You know and hopefully do these things daily. However, I'd like to share a few more personal stories about how I've managed to stay sane, alive, and well in this profession. Maybe I had these beliefs as a newbie entering teaching, or maybe they've come from 20 years spent doing the work. Whichever it is, I now see how vital they are to keeping me afloat.
Fall in love and stay in love. You became a teacher because something about it called to you. Whether it was the kids, the kind of work you get to do, or the nobler aspects like influencing the future and changing the world for the better. For me, it was to pay forward the incredible classroom experiences I was given as a child. I entered the classroom wanting to do for my own students what had been done for me. As the world and the nature of work changed, it became imperative for me to figure out how to craft a classroom where they could imagine, create, debate, think, and grow so they could be ready for jobs that don't even exist yet. It takes everything I have to build this kind of learning space for kids. Every day is a challenge, but it is work worth doing. I am in love with it.
Trust your gut. The teachers we remember were memorable for a reason. The science teacher who presented chemical reactions as if she was a magician performing tricks. The history teacher who wrote silly songs about key events all while strumming along on his guitar. The principal with genuinely caring interpersonal bonds with kids. They followed their instincts about what makes class lively and important for kids.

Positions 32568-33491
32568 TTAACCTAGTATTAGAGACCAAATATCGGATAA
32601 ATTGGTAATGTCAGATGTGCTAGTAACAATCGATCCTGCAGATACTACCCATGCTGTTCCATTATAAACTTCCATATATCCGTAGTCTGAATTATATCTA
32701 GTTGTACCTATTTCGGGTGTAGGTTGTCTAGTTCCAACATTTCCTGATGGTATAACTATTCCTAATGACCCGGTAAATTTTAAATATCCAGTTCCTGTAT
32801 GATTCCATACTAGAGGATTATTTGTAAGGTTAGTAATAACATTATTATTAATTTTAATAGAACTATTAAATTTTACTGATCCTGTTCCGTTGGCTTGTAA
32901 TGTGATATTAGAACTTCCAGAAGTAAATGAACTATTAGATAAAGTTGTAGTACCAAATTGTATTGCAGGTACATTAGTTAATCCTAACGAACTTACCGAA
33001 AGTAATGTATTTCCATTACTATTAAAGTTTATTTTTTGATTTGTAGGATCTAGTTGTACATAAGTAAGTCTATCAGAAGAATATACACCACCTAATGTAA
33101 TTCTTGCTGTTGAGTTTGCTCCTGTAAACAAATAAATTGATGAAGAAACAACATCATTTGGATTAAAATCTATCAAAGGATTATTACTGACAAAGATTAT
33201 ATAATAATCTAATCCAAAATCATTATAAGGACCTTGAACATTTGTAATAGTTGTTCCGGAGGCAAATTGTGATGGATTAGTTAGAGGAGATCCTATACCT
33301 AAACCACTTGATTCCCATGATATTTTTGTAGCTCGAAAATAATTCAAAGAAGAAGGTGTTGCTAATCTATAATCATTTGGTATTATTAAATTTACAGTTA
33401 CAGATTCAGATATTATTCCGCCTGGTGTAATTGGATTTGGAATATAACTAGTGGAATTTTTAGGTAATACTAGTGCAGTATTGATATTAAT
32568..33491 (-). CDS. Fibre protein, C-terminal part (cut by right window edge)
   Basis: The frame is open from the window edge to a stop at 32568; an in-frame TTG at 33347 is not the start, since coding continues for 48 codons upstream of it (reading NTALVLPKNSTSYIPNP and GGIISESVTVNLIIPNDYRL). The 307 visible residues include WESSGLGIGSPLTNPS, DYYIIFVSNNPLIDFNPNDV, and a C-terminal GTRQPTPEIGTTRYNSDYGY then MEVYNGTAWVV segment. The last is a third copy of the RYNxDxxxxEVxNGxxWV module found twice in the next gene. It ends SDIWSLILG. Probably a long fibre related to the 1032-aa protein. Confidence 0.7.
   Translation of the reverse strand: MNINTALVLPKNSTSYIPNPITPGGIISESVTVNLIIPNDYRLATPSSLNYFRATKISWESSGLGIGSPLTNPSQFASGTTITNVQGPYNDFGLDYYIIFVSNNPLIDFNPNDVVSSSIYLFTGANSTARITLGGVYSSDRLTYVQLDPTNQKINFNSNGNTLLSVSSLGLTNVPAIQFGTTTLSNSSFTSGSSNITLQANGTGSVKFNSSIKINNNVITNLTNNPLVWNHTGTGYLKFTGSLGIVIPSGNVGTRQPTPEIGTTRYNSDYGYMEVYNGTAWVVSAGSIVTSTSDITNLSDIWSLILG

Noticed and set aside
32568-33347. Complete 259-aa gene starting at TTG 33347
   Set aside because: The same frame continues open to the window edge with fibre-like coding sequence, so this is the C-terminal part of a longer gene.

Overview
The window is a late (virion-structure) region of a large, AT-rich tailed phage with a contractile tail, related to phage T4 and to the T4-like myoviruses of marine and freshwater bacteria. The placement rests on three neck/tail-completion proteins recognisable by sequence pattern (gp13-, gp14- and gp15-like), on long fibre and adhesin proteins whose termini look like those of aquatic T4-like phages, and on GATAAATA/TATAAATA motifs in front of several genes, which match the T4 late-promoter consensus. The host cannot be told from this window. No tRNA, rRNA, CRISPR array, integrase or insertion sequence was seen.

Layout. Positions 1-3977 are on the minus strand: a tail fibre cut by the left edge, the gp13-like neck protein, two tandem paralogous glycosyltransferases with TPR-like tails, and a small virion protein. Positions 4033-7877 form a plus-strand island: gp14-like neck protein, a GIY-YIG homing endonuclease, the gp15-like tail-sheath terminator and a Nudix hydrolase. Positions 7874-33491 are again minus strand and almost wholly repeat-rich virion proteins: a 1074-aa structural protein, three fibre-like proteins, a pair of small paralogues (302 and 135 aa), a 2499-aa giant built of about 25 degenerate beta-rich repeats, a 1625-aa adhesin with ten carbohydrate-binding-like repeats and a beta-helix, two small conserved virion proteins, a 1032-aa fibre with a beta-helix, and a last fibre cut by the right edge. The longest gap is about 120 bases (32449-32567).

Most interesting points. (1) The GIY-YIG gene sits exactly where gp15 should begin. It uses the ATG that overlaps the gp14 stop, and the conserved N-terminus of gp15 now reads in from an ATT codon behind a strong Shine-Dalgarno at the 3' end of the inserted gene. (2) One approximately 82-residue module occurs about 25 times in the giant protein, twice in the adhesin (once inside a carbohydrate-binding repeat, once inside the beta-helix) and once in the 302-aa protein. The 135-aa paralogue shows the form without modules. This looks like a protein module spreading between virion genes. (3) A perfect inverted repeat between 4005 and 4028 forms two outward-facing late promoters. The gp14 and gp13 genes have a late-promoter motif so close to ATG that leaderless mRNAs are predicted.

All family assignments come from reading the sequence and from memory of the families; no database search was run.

You need to do the same. In a sea of average teachers, you need to be uniquely you. Be different. Be creative. Take risks. Have fun. The best resource for learning to be this kind of inspired, slightly crazy educator is Dave Burgess's Teach Like a Pirate (Dave Burgess Consulting, 2012). My favorite line is on page 9: "Light yourself on fire with excitement for what you're doing, and people will come from miles around just to watch you burn." Being this kind of teacher is the very best antidote for burnout that I've ever found.
Tell the story of your work. A whole lot of wonderful is happening inside our classrooms every single day. At the heart of it is you and your students. The work you do to help them find their path to greatness—the joy, the laughter, the struggles, the tears—deserves to be known outside the walls of your classroom. Whether you start a student-led Twitter feed for your class, or a blog that goes out to parents weekly, find an outlet for that story and tell a little bit of it every day.